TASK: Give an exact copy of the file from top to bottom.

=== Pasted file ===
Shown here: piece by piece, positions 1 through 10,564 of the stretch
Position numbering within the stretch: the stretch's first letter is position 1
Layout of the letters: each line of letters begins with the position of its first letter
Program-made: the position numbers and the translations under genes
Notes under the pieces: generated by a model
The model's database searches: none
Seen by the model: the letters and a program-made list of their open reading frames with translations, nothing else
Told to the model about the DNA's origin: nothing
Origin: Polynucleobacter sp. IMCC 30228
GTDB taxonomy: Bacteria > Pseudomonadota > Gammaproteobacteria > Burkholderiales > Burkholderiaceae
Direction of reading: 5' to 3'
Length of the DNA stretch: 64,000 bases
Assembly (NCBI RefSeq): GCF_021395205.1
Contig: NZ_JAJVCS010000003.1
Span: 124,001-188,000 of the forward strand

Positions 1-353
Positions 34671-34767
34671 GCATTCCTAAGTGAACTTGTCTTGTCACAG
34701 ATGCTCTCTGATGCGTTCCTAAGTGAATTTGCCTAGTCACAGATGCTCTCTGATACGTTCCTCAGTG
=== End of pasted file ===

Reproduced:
Shown here: piece by piece, positions 1 through 10,564 of the stretch
Position numbering within the stretch: the stretch's first letter is position 1
Layout of the letters: each line of letters begins with the position of its first letter
Program-made: the position numbers and the translations under genes
Notes under the pieces: generated by a model
The model's database searches: none
Seen by the model: the letters and a program-made list of their open reading frames with translations, nothing else
Told to the model about the DNA's origin: nothing
Origin: Polynucleobacter sp. IMCC 30228
GTDB taxonomy: Bacteria > Pseudomonadota > Gammaproteobacteria > Burkholderiales > Burkholderiaceae
Direction of reading: 5' to 3'
Length of the DNA stretch: 64,000 bases
Assembly (NCBI RefSeq): GCF_021395205.1
Contig: NZ_JAJVCS010000003.1
Span: 124,001-188,000 of the forward strand

Positions 1-353
Positions 34671-34767
34671 GCATTCCTAAGTGAACTTGTCTTGTCACAG
34701 ATGCTCTCTGATGCGTTCCTAAGTGAATTTGCCTAGTCACAGATGCTCTCTGATACGTTCCTCAGTG